On Monday, T-Mobile reported a security breach, which marks the company’s ninth such incident since 2018 and its second network intrusion this year.
The hack resulted in the exposure of customer data, including account PINs.
Between February 24 and March 30 of this year, the second-largest wireless carrier in the nation, T-Mobile, experienced its latest data breach. The intrusion, caused by hacking, was discovered on March 27.
The breach resulted in the theft of the personal information of 836 individuals, including their names, driver’s licenses or identification card numbers, and possibly their account PIN, Social Security number, date of birth, balance due, and phone plan details.
However, financial account information and call records remained secure and were not compromised.
In a statement to CNET, T-Mobile said that it “notified a small number of customers that our systems and processes worked to detect and stop a bad actor who was accessing accounts using compromised credentials.“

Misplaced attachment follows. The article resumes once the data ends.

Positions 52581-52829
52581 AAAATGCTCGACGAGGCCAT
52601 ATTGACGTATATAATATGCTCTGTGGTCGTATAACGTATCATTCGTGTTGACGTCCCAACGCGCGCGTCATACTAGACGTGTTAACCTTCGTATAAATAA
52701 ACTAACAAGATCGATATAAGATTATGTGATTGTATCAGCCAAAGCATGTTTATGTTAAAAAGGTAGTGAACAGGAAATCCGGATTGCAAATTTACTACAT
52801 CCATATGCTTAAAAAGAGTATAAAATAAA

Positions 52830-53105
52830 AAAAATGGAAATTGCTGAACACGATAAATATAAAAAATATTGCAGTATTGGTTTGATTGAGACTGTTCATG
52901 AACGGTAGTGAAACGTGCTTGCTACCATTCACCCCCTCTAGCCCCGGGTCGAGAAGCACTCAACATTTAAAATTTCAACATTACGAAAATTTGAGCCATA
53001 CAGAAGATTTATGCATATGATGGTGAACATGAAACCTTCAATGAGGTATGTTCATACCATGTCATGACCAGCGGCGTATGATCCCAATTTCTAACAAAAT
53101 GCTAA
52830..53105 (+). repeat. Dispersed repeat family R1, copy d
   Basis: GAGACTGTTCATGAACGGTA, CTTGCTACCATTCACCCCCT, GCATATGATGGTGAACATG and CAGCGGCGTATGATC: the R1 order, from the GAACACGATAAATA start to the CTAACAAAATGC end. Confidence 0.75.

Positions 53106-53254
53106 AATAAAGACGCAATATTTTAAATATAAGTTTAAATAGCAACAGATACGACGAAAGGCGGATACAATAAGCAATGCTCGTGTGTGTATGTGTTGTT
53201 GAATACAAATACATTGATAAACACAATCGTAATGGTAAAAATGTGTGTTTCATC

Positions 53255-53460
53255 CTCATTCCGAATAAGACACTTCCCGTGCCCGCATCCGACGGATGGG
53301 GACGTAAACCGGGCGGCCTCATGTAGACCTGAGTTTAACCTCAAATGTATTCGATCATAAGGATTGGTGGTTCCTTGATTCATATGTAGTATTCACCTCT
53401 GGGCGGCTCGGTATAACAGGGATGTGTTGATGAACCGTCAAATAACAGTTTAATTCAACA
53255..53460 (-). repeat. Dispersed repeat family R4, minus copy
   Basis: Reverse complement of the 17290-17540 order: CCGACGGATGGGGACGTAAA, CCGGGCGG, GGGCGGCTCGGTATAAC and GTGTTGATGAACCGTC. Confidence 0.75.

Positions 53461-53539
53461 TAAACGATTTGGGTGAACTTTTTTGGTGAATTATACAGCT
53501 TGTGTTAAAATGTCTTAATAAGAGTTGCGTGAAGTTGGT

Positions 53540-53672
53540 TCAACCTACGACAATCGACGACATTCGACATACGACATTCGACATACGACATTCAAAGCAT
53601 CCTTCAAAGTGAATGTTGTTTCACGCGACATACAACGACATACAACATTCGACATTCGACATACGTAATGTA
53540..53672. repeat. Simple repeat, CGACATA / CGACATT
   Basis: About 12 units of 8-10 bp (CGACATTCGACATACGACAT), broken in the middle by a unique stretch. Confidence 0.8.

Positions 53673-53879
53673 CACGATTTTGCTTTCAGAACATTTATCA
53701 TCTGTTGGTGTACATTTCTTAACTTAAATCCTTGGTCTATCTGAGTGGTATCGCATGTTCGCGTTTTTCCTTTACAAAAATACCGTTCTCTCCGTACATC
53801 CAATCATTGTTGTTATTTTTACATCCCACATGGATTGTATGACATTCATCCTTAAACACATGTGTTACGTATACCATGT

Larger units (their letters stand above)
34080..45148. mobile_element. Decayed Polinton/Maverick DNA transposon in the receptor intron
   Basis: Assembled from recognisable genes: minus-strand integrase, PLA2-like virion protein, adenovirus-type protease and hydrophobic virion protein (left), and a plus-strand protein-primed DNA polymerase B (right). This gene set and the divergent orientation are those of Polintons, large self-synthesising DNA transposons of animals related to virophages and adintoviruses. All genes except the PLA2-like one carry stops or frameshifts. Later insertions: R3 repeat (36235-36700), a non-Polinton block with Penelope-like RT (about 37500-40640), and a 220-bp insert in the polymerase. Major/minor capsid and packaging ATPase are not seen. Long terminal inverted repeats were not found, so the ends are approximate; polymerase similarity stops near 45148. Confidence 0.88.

The stolen data included personal information such as names, billing addresses, email addresses, phone numbers, dates of birth, T-Mobile account numbers, and details about the number of lines on accounts and plan features.
T-Mobile has taken several steps in response to the recent data breach, including resetting the PINs of impacted customers and providing them with two years of free credit monitoring and identity theft protection services.
However, it’s not clear if the company has contacted law enforcement or hired a third-party forensics firm to investigate the incident, as these actions are typically taken in such situations.
T-Mobile may have already engaged a third-party firm for previous investigations and may have included this recent breach in its ongoing efforts.
According to TechCrunch, the recent breach is the second time T-Mobile has been hacked this year and marks the company’s ninth data breach since 2018.
The first breach occurred in January and was due to “bad actors” exploiting the company’s application programming, which led to the theft of data belonging to 37 million customers.
T-Mobile only discovered the breach on January 5, even though it had started on November 25, 2022.